We are conditioned to look at everything old with a respectful gaze. Anything that's been around for a while and has weathered the changes of time is worthy of our regard except when it comes to the oldest profession in the world; sex work. Women in the industry are most often burdened with shame instead of men and terms like 'slut', 'whore', or 'prostitute' are used pejoratively towards them. These days it can also be translated to 'fatherless behaviour' or 'she looks like she has Only Fans'.
At a time when any form of sex work is used to dehumanize women, a short film on an emotional connection between a sex worker and a truck drivers (both of whom are often unfairly viewed as sexual deviants in India), broke all rules with its humanist approach. Directed by Shubham Singh, Highway Nights is the story of an old lorry driver and a young sex worker, both coping with a crippling need to earn a living in a laborious world, forming an unusual bond as the sun goes down.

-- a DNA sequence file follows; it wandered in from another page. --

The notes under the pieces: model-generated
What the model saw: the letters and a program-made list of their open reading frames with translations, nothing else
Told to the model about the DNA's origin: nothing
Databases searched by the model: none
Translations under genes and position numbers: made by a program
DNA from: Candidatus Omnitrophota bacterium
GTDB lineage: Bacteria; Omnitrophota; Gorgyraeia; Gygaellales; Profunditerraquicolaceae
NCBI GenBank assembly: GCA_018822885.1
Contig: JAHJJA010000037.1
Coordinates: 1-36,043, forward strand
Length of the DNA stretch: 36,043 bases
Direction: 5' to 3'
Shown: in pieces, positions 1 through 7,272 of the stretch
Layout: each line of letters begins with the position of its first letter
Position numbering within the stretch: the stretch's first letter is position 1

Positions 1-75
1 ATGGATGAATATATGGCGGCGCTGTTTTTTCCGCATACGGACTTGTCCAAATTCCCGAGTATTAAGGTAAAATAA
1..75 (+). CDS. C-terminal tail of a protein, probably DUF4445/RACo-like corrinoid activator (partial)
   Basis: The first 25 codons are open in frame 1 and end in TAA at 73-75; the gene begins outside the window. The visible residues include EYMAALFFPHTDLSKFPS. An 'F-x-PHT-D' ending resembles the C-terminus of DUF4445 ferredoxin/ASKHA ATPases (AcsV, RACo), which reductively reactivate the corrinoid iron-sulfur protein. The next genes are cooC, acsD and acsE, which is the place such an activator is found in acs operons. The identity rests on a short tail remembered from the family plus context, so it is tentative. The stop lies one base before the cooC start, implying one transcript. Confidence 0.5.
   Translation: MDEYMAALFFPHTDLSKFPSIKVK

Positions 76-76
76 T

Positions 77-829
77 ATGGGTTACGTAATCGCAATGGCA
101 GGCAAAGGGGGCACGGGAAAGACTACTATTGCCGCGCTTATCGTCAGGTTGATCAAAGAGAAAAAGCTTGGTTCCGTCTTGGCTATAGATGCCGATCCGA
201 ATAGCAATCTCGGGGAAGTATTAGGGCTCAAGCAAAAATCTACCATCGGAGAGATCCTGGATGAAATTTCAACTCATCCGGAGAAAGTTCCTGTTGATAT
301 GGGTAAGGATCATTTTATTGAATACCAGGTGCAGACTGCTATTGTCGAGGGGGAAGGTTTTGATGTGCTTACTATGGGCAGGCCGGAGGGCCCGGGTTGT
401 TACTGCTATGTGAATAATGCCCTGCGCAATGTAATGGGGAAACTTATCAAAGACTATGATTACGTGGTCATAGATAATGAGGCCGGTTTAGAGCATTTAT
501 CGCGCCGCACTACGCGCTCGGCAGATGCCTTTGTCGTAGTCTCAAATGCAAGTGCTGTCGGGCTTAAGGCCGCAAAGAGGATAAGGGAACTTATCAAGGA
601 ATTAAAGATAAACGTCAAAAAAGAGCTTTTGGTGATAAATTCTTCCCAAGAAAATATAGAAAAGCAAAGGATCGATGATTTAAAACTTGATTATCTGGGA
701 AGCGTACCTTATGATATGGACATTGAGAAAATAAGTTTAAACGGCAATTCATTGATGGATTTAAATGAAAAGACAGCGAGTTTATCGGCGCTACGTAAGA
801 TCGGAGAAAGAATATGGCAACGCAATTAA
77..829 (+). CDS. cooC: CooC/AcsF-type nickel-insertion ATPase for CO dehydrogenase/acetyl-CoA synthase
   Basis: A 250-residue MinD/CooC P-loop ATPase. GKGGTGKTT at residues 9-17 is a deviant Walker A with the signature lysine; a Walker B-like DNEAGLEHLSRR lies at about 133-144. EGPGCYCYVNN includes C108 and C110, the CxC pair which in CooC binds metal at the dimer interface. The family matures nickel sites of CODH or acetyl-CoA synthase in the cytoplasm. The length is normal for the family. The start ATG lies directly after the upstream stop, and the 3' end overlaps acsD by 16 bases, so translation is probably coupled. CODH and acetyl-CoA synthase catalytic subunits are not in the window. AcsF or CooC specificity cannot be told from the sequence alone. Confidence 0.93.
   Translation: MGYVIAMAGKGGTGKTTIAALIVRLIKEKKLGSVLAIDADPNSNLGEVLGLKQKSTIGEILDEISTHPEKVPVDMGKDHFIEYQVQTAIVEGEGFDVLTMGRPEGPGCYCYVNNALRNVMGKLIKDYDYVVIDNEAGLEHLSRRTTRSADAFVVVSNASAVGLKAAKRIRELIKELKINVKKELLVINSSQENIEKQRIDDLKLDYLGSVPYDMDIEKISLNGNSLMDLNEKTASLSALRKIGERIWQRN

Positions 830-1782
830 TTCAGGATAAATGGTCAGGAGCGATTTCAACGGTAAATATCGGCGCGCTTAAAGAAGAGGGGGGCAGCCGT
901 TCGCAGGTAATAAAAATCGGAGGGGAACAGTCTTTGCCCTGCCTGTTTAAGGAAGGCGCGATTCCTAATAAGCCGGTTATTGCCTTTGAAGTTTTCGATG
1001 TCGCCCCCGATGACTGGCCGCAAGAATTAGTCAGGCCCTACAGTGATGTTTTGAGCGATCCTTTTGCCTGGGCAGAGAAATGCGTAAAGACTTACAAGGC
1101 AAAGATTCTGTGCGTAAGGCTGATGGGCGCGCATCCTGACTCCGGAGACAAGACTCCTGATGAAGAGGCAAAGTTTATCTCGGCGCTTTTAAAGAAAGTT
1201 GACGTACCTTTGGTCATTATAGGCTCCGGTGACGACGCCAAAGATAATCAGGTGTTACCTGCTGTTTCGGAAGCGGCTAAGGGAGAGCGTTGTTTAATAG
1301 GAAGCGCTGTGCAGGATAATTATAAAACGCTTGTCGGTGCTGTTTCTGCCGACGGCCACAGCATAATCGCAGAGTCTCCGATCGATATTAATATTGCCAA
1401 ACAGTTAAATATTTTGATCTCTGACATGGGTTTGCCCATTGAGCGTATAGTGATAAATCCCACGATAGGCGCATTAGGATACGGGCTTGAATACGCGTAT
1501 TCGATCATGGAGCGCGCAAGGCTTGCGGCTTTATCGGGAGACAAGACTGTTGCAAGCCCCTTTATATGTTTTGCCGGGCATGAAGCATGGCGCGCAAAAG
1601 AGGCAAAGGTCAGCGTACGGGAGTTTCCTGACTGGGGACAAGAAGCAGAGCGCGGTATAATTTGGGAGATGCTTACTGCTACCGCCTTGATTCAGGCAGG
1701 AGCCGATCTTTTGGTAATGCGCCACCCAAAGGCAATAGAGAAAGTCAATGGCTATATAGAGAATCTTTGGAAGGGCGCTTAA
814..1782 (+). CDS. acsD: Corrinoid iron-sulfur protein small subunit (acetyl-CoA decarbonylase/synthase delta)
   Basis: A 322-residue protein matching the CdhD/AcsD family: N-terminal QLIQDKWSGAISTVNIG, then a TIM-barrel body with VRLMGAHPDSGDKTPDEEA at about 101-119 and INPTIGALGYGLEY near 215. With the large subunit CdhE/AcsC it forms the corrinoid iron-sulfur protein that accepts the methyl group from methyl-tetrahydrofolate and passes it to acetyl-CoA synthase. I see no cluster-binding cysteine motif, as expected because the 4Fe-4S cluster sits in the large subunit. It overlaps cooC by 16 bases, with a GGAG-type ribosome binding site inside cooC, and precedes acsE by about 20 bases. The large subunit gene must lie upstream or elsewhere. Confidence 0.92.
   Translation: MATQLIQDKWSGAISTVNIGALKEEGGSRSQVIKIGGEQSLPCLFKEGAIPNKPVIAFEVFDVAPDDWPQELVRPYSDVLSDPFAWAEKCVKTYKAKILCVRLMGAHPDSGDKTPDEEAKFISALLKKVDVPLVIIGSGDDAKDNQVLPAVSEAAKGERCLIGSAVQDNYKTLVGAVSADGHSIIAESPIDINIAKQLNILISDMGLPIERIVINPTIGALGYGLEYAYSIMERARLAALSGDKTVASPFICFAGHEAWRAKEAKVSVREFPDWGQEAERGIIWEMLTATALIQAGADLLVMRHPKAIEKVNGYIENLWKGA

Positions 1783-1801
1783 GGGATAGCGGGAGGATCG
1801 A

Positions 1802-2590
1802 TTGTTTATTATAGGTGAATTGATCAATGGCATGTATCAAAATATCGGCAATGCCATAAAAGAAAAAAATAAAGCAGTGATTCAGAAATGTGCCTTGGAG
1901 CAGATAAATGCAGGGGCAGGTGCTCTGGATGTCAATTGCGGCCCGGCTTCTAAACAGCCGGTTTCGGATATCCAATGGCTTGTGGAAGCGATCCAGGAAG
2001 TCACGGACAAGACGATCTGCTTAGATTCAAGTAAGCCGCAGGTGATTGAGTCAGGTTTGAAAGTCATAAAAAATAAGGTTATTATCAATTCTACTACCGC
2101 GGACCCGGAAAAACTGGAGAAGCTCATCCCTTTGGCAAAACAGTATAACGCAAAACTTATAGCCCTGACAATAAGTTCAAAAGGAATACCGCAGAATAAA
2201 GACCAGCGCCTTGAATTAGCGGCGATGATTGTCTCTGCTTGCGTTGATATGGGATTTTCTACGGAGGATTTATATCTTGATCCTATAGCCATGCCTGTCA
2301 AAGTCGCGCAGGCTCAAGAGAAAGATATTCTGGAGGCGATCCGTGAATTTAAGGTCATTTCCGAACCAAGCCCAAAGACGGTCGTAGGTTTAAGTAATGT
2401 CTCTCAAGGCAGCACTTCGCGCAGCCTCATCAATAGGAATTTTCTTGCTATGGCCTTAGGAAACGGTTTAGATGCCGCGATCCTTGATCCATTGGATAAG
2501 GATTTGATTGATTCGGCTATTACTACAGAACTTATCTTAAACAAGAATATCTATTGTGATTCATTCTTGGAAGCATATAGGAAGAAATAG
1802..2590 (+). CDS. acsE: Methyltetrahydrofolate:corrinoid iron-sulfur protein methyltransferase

The short film is inspired by the Banchhada community in Neemuch, Ratlam and Mandsaur districts of Madhya Pradesh where flesh trade has a social sanction and the people in the community operate family-based sex work for livelihood. Unlike many parts of the country, the birth of a girl child is considered auspicious in these communities as for them it's another breadwinner for the family. Fathers and brothers of the family end up acting as pimps, taking care of all the arrangements, the family house has a dedicated room for this purpose exclusively, and girls are prepared for sex work when they are between 12 and 14 years old. Almost all of them stay in the same village and have 'illegitimate' children who live with them.
These girls work around the highways in bright clothes and loud make-up hoping to get clients. Highway Nights turns one such interaction between a truck driver and a sex worker into a sweet relationship where the driver starts to develop a paternal affection for the girl. Shivani Mehra, the screenwright flips a dark and traumatic tale into a larger-than-life narrative of compassion and connection. The film is also an invitation for us to check our own misogynistic conditioning that shifts our disdain from the ones that demand and create the business of pleasure to the ones that are often forced into it due to poverty or customs.